An afternoon of music from Scotland and Australia in the beautiful surroundings of National Trust mansion Barwon Park is the next concert for Melbourne’s Team of Pianists (TOP), on Sunday May 1. On this occasion the pianists are represented by Robert Chamberlain while guest Icon Trio comprises soprano Justine Anderson, mezzo-soprano Vivien Hamilton and alto Jeannie Marsh.
Chamberlain comments that the Scottish theme makes a very interesting thread for a recital, especially in a part of Victoria which was settled (or invaded) by mainly English-speaking Europeans. “We know a lot about the Irish heritage from 19th century Australia, [but] it is interesting to explore the Scottish aspects,” he says.
“I am particularly happy to be performing with Icon Trio,” says Chamberlain. “The Scottish dialect or language is particularly interesting. Normally as a vocal accompanist we either speak or understand quite a bit of the language which the singer sings, but with some of the songs in Scottish or Gaelic there is extra challenge and interest in trying to work out what is being said and then finding out what it really means!”
Chamberlain speaks from experience, having recorded with Jeannie Marsh, “some delightful songs by Australian composer Esther Rofe on the CD Harvest – Music of John Tallis, Esther Rofe and Dorian Le Galliene ( Vox Australis VAST030-2) “.
But what of his piano solos in this program?
“The piano solos I will play are by Peter Maxwell Davies (born 1934, died in March this year) and by Percy Grainger – Three Scottish Folk Songs edited by Ronald Stevenson”, says Chamberlain. “Percy Grainger was a great arranger of all sorts of music, and in these settings he turned his attention to folksongs from Scotland. Firstly with ‘Will ye gang to the Hielands Leezie Lindsay?’ (trans. ‘Will you go to the Highlands, Lizzy Lindsay?’)”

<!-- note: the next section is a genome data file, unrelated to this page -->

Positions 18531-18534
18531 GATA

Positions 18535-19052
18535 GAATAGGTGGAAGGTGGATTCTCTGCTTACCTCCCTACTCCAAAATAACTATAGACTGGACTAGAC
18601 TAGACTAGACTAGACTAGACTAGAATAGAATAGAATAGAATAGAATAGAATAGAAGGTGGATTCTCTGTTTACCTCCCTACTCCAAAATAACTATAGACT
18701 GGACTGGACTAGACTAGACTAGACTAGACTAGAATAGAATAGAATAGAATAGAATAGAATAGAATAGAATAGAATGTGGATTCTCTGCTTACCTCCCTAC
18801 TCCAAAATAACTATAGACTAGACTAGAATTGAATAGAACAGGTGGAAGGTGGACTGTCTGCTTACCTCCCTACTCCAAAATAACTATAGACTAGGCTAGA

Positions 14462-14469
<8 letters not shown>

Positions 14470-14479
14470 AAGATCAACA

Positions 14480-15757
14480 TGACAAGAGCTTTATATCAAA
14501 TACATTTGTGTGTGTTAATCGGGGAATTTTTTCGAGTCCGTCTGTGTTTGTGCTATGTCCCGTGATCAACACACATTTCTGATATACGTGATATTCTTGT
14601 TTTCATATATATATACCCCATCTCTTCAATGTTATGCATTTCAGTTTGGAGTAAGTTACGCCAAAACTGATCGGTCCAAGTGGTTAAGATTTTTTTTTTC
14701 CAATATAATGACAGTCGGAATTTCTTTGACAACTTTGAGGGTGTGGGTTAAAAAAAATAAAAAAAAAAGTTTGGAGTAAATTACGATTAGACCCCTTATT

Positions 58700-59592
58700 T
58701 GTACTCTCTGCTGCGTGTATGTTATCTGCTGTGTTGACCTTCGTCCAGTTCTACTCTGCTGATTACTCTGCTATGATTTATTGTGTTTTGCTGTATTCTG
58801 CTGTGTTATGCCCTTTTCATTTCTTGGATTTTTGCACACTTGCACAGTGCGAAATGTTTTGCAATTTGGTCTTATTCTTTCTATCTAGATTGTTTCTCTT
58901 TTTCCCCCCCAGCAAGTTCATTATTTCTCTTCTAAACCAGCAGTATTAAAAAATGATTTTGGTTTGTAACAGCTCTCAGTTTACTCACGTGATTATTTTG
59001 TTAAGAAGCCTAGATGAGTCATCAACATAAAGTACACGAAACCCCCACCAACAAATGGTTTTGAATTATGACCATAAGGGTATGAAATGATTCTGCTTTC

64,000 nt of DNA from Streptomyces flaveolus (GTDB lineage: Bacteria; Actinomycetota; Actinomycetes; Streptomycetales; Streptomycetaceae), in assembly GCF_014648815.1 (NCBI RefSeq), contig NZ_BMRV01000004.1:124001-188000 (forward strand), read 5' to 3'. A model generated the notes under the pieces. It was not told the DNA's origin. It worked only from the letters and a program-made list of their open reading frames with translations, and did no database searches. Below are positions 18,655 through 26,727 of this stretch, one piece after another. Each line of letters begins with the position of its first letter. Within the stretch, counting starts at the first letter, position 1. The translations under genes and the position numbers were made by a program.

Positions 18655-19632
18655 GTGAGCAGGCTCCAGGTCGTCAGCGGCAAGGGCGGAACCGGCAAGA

“The melody is a lowland variant of a Gaelic type of melody, and the text was contributed by Robert Burns. ‘Mo Ninghean Dhu’ means in Scots Gaelic ‘my dark-haired maiden’ and this arrangement of this slow melody has a typically Grainger rich chordal texture, while the final folk song ‘O gin I were where the Gadie rins’ (‘O if only I were where Gadie – a burn or stream in Aberdeenshire – runs’) uses a tune known as The Hessian’s March and Grainger’s settings evoke a fife and drum band”.
Peter Maxwell Davies lived on the Orkney Islands, part of Scotland, from the 1970s. “His music is often complex and exciting,” says Chamberlain. “I have performed his virtuosic Hymnos (1967) for clarinet and piano on a couple of occasions. With its elbow, fist and arm clusters, complex rhythms, glittering textures and extremes of range, Stevie’s Ferry to Hoy (“for Annie Bevan to play on the piano”) is compact, approachable and evocative. Hoy is one of the islands in the Orkney archipelago and Maxwell Davies evokes the gentle rocking of the water in ‘Calm Water’, rising turbulence in ‘Choppy Seas’ and finally the ‘Safe Landing’.”
Icon Trio’s Jeannie Marsh agrees that the program is infused with a sense of history. “Scotland and Australia share many connections, especially in the Western District of Victoria, home to Barwon Park”, she says.
“This program brings together music and words from both countries, from many eras: Scottish favourites such as Skye Boat Song, Charlie is my Darlin’, Ye Banks and Braes, poems of Robert Burns; songs by Scottish composers such as James MacMillan, Thea Musgrave, Judith Weir; piano solos by Peter Maxwell Davies, Percy Grainger; and new Scots Haiku trios commissioned by Icon Trio from Melbourne composers.”